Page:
Let’s say this is correct for a moment. God created the Earth and universe “mature,” where mature means ~4 and ~14 billion years old, respectively, to the best of our ability to measure it. Since God did this 6,000 or so years ago, that means that he must have fabricated the appearance of 13.999 billion years of age.

    Questions: How is this actually different from God creating the whole thing 14 billion years ago, and it proceeding via the laws he set in place up to the present day?

    How could we tell where the fabricated age stops and “real” age begins?

    How do you know that any age is real? I.e., how do you know God didn’t create you yesterday, but give you the memories of your life and appearance of whatever age you are?

    Apologies if this is getting off topic.

  18. As an old earther, one of the things that I really don’t get is how the other team knows so much about what I believe without talking to me. (And no, that’s not an invitation to cross examine me.)

  19. It’s because Ken Ham told them all about your views… (jn)

  20. I’d like to speak up here for the agnostics. We don’t trip over Genesis and then mislay our faith.

    Learning and accepting the Documentary Theory opened a new world for me. It was a complicated and rich process lasting several years.

    While nedbreck reminds me of what I turned against, the OE’ers aren’t making much of an impression. If I had accepted a literary interpretation of Genesis instead of a literal one it wouldn’t have made a bit of difference.

    Give our journey some respect, please.

  21. Daniel:

    I was once invited to breakfast by Ken Hamm. With that name, it was too ironic, so I declined.

  22. Nedbrek:

    I’ve read a lot of AIG/ICR stuff on geology, and it makes absolutely no sense. It is only a good explanation of the geological record to someone who doesn’t know much about geology. Whether the topic is radiometric dating, sedimentary geology, the nature of the fossil record, or plate tectonics, it is full of wild speculation, ad hoc arguments, sweeping generalizations, and bad interpretations. To teach it to our kids as apologetics could end up having the opposite effect of what is desired.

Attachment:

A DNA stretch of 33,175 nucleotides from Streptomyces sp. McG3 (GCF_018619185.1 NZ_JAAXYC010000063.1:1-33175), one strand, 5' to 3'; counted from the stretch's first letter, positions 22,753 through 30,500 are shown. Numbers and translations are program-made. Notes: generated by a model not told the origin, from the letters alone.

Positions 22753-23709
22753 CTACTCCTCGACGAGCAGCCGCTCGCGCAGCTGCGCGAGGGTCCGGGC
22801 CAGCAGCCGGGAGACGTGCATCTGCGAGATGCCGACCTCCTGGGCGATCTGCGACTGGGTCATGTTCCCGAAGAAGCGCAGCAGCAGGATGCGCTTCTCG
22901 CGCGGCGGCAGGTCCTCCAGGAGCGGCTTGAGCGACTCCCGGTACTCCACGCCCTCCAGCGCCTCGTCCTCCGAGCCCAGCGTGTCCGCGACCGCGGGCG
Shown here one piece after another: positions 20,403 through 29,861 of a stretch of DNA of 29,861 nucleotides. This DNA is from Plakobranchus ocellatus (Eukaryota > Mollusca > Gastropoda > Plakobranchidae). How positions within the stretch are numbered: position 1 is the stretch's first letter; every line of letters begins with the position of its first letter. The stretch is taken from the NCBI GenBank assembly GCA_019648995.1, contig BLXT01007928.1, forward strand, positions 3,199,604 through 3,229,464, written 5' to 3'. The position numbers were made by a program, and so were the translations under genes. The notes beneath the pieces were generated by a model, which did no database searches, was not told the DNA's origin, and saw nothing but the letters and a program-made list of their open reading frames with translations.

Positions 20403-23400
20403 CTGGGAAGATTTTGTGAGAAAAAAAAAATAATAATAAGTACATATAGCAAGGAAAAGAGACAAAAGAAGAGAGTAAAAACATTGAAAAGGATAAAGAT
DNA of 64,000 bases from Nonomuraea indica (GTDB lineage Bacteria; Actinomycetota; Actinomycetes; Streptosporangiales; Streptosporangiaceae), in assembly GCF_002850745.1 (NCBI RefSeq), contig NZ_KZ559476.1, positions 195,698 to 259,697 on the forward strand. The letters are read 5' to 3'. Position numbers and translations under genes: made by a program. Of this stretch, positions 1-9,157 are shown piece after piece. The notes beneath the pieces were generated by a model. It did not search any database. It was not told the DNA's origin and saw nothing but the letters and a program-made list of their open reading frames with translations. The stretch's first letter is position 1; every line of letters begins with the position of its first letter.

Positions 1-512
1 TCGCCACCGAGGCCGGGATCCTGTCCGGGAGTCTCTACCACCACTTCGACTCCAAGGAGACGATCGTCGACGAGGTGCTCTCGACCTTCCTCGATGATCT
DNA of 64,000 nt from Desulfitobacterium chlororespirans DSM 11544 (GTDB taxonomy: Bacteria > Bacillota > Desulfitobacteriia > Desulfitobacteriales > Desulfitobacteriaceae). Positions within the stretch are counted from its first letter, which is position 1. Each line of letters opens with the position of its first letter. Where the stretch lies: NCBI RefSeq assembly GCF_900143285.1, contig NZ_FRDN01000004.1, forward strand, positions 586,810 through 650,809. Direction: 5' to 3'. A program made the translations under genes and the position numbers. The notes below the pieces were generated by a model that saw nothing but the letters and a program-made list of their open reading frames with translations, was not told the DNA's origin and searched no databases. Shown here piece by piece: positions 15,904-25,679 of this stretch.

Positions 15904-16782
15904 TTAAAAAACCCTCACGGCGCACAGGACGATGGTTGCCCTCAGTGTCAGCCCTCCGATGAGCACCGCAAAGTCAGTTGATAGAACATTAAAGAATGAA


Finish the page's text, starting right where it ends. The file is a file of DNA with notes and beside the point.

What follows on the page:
AIG and ICR are the “good” creationists. There are others, such as Hovind, who are absolutely clueless. No one should listen to them. (AIG has an “arguments creationists should not use” page, that was designed with Hovind in mind).

    Keep the faith. Toss the junk.

  23. It is “Ham,” not “Hamm”

  24. Thank you all for your deep concern over my scientific well being. 😛

    I can assure you that I understand science very well (I worked for eight years in microprocessor research).

    I haven’t heard any argument as to how I can know that the earth is old, only that I “must keep the faith”.

    Atheists _need_ to have blind faith in an old earth. As Christians, we can take it or leave it. But don’t cede the argument to them, without investigation.

    As to the quality of AIG’s investigations. They are effectively hobbyists, with no personnel and no funding. There wasn’t even a creation text book until the 70’s! It is probably a lost cause, there are more important things, like evangelism…

  25. I do not like green eggs, Ken Hamm.

  26. Steve in Toronto says

    “There are more important things, like evangelism…” Well there goes redeeming the culture.

    We all have to do much better (both Christian Pastors, teachers, Scientists and Theologians)

    God Bless

    Steve in Toronto

  27. > “Atheists _need_ to have blind faith in an old earth.”

    I think I’d get a lot of funny looks if I went around and told this to the atheists/agnostics I know.

    And, if it’s possible without being insulting, I’d like to suggest that proficiency in one scientific field doesn’t really qualify one as an expert in others.

    I do agree that AIG are effectively hobbyists. I wish they would represent themselves that way, but they don’t. It still doesn’t excuse their shoddy work.